"(1) One who sells any product in a defective condition unreasonably dangerous to the user or consumer or to his property is subject to liability for physical harm thereby caused to the ultimate user or consumer, or to his property, if (a) the seller is engaged in the business of selling such a product, and (b) it is expected to and does reach the user or consumer without substantial change in the condition in which it is sold. (2) The rule stated in Subsection (1) applies although (a) the seller has exercised all possible care in the preparation and sale of his product, and (b) the user or consumer has not bought the product from or entered into any contractual relation with the seller."

This court expressly approved § 402A in the case of Hiigel v. General Motors Corp., Colo., 544 P.2d 983 (1975). We now follow Cunningham v. MacNeal Memorial Hospital, 47 Ill. 2d 443, 266 N.E.2d 897 (1970) and hold that blood is a "product" for purposes of § 402A.[2] In Cunningham, supra, it was said:

"While whole blood may well be viable, human tissue, and thus not a manufactured article of commerce, we believe that it must in this instance be considered a `product' in much the same way as other articles wholly unchanged from their natural state which are distributed for human consumption. [Citing cases]"

See Rostocki v. Southwest Florida Blood Bank, Inc., supra. See generally Restatement (Section) of Torts § 402A, Comment e; Franklin, Tort Liability for Hepatitis: An Analysis and a Proposal, 24 Stan.L.Rev. 439 (1972).

The plaintiff's claims on strict liability and breach of implied warranties should not have been dismissed on the basis of Schmaltz.

Judgment affirmed.

LEE, Justice, dissenting.

I respectfully dissent.

In my view, the reasoning of this court in St. Luke's Hospital v. Schmaltz, 188 Colo. 353, 534 P.2d 781, should control the disposition *1160 of this case. As noted by Judge Enoch in his dissent to the court of appeals decision, which reversed the trial court, our court in Schmaltz, supra, followed the majority view which denies claims " * * * against hospitals or blood banks, based either on the theory of strict liability in tort or breach of warranty * * * (citing cases)." (Emphasis added.)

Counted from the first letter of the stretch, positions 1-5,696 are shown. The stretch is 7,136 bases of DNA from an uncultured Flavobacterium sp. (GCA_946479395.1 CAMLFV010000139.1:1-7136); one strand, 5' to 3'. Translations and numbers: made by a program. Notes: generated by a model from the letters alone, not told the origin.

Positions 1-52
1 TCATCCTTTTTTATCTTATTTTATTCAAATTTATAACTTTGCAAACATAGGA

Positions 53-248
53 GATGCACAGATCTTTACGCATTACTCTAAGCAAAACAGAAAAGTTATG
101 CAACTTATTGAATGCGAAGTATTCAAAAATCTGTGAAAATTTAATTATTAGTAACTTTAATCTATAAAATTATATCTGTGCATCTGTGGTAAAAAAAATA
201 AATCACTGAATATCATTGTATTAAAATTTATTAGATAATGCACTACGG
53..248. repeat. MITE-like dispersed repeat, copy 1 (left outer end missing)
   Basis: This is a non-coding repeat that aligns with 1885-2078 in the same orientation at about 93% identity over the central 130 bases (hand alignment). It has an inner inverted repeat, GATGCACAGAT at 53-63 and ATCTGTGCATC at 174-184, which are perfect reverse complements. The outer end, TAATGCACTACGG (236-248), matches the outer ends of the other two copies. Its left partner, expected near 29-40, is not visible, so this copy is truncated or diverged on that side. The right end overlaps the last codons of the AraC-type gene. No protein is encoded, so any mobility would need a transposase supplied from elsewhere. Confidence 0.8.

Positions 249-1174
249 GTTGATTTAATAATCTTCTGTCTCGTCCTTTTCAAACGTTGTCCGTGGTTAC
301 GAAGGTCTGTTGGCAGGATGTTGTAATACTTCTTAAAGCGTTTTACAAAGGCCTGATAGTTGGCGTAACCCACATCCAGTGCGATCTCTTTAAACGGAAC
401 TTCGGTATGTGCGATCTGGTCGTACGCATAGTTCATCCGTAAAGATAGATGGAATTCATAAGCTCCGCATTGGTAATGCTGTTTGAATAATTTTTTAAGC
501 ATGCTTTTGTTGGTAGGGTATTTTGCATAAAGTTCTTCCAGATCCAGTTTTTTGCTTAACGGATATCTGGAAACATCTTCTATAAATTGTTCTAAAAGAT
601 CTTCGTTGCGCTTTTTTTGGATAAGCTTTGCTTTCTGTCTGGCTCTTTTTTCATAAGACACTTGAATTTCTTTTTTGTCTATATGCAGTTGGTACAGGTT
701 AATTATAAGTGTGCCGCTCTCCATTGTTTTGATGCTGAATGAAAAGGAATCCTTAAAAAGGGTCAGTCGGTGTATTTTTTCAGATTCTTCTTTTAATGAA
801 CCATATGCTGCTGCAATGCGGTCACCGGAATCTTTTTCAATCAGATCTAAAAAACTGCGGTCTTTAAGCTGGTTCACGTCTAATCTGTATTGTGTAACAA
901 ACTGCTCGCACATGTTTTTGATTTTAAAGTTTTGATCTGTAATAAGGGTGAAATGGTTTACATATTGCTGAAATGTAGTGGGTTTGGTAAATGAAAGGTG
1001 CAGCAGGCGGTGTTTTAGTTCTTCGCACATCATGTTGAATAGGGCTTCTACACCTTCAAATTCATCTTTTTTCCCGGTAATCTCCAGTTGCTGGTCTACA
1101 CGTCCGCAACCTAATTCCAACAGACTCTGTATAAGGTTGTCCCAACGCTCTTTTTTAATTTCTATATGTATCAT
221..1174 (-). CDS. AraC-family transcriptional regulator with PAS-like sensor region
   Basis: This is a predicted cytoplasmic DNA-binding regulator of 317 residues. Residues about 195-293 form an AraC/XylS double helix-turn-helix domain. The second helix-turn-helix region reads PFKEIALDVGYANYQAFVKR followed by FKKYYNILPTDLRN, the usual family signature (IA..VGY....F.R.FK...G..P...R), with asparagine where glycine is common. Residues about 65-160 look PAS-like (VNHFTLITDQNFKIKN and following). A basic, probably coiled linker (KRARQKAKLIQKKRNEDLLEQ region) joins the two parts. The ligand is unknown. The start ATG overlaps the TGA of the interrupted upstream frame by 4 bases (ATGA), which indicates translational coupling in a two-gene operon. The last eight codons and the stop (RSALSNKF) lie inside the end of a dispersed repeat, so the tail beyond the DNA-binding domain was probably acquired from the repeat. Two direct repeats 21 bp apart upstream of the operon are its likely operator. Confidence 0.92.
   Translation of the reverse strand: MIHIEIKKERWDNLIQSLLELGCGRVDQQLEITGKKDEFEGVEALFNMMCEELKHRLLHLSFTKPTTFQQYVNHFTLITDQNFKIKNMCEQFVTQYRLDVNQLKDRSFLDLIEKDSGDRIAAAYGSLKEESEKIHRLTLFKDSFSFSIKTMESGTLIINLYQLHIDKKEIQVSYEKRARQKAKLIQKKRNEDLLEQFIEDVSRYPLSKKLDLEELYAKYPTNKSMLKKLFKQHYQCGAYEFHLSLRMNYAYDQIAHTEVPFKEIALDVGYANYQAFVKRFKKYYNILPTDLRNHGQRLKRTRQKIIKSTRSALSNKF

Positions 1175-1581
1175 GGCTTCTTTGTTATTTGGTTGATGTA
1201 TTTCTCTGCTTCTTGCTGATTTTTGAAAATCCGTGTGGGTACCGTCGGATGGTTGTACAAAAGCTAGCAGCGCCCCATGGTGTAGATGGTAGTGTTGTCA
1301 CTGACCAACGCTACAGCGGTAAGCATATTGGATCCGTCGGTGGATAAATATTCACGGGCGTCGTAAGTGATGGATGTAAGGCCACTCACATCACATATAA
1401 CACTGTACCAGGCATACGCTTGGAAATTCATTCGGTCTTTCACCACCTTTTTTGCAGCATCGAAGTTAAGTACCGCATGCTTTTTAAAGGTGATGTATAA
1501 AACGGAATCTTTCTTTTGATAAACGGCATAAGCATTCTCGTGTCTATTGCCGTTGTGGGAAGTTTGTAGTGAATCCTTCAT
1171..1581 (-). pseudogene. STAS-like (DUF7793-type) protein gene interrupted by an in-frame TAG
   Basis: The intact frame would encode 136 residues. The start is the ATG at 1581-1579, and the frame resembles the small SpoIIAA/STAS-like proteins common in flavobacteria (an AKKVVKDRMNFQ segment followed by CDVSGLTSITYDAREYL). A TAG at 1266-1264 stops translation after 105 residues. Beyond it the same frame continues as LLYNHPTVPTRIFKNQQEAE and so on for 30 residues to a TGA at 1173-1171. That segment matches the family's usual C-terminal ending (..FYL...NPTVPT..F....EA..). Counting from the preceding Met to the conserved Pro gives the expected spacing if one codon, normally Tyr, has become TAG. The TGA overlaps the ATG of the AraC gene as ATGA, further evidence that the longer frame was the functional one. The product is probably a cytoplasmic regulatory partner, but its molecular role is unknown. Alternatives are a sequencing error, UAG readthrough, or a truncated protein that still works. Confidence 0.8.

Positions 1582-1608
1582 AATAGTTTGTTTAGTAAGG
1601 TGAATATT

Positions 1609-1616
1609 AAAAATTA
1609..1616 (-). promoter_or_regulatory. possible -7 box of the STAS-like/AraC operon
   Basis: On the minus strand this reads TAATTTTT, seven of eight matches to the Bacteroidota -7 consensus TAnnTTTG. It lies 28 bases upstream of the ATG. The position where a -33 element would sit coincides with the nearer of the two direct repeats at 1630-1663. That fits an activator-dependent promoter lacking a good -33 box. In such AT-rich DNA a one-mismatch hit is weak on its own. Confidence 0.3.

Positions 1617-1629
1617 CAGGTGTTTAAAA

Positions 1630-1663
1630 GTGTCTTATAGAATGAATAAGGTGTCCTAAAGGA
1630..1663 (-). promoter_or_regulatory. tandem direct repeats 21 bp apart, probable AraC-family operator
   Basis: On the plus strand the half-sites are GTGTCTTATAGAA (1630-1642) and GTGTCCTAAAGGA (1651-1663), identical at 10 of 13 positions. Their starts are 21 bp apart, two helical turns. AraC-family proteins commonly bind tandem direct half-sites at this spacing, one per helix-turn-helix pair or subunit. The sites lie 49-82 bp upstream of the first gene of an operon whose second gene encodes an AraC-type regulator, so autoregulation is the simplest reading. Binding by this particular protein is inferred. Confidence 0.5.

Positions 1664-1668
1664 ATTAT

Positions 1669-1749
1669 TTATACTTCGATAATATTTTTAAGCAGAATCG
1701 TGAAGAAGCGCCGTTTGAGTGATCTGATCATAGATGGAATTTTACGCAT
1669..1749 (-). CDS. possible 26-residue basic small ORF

Additionally, in Schmaltz, we observed that it would not be wise to adopt " * * * a rule broadening the application of the tort doctrine of strict liability and liability for breach of warranty to encompass the transaction here, involving the hospital-patient blood transfusion situation; especially so, when within fifteen months after the transaction here involved our general assembly by statute specifically enunciated a declaration of public policy limiting liability to cases involving negligence or willful misconduct. * * *" This reasoning applies with equal force to the blood bank-recipient case here, particularly when the event giving rise to plaintiff's claim arose less than three months from the effective date of section 13-22-104, C.R.S.1973. The majority apparently is adopting a new rule of tort law for the purpose of this one case.

For the reasons expounded in Schmaltz, the judgment of the court of appeals should be reversed and the judgment of the trial court affirmed.

I am authorized to say that Mr. Justice HODGES and Mr. Justice KELLEY join in this dissent.

NOTES

[1] The transfusions in this case and in Schmaltz took place before the enactment of section 13-22-104, C.R.S.1973. That statute attempts to preclude the use of any non-fault theory of recovery in any blood transfusion case against any defendant.

[2] We do not comment as to the ramifications and provisions of the various exceptions to § 402A (such as Comment k thereto) which are not before us.